Aristotle's Definition of Rhetoric in the "Rhetoric": The Metaphors and their Message
Aristotle, rhetoric, metaphors, message
Ancient History, Greek and Roman through Late Antiquity | Ancient Philosophy | Classical Literature and Philology
In spite of the continuing influence of Aristotle's "Rhetoric" on the discipline of rhetoric, no widespread agreement exists about whether the text is a systematic treatise about the tekhne (art) of rhetoric or a disconnected set of lecture notes. A significant piece of the puzzle belongs to Aristotle's metaphorical definitions of rhetoric in Book I of that text. Although scholarly efforts to interpret these definitions have informed our understanding of the text, they have done so without fully addressing how these definitions function within the text. This article offers a new approach to investigating these statements, one that considers them from Aristotle's own perspective on such linguistic matters: the author uses Aristotle's theory of metaphor as a measure of his practice in these definitions. The outcome indicates that Aristotle's practice in this situation does not match his theory, a circumstance that has certain consequences for our reading of the "Rhetoric."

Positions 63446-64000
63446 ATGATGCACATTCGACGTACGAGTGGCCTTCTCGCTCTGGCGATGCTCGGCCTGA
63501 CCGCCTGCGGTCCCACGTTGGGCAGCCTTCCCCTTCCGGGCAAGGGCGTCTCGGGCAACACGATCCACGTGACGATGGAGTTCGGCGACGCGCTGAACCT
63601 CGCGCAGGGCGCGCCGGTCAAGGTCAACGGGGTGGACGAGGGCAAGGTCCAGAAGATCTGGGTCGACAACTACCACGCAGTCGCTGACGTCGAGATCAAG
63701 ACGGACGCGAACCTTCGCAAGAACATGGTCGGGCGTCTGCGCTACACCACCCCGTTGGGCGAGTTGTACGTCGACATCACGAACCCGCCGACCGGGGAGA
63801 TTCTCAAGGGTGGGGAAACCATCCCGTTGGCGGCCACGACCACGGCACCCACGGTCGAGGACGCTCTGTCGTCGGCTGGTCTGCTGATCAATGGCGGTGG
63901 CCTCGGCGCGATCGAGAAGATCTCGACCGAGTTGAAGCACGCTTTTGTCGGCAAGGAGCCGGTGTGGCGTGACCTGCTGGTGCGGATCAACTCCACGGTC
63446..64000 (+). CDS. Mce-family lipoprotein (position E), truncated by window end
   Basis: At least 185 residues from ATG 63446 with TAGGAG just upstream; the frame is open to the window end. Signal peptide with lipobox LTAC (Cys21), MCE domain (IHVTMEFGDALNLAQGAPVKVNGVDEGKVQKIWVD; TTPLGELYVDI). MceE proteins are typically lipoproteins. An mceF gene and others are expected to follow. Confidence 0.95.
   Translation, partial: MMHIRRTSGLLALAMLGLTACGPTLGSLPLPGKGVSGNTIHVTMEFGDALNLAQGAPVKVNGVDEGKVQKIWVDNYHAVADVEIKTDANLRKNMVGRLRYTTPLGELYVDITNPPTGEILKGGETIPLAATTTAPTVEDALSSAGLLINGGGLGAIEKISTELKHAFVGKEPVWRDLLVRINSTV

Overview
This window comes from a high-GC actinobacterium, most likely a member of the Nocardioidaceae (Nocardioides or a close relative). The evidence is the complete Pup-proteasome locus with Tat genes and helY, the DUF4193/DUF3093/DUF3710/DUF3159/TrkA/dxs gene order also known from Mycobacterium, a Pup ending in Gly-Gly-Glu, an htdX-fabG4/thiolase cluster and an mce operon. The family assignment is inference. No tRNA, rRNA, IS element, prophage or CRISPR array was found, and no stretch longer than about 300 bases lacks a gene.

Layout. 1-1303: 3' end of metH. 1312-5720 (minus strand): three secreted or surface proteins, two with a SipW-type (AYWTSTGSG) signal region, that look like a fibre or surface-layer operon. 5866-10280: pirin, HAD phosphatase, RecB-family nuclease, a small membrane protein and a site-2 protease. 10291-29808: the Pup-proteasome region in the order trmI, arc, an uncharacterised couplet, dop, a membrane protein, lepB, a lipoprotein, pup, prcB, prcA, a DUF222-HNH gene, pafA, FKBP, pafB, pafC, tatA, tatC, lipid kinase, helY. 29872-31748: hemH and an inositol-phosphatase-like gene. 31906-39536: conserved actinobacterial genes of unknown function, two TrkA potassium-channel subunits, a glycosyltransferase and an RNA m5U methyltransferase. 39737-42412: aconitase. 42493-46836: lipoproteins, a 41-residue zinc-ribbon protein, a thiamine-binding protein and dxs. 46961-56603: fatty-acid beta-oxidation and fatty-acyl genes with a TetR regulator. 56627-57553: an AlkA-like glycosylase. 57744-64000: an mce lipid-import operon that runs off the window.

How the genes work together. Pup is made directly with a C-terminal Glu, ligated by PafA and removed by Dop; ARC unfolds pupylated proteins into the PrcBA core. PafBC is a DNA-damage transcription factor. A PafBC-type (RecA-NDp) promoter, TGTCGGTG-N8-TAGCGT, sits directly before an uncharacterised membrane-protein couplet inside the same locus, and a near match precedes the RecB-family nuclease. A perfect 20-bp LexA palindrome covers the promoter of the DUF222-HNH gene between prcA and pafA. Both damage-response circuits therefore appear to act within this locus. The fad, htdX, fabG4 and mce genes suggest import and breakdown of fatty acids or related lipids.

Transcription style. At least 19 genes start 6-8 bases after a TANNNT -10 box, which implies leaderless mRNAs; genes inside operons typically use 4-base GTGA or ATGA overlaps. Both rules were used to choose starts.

Newman, Sara (2001). Aristotle's Definition of Rhetoric in the "Rhetoric": The Metaphors and their Message. Written Communication 18(1), 3-. doi: 10.1177/0741088301018001001 Retrieved from https://digitalcommons.kent.edu/engpubs/55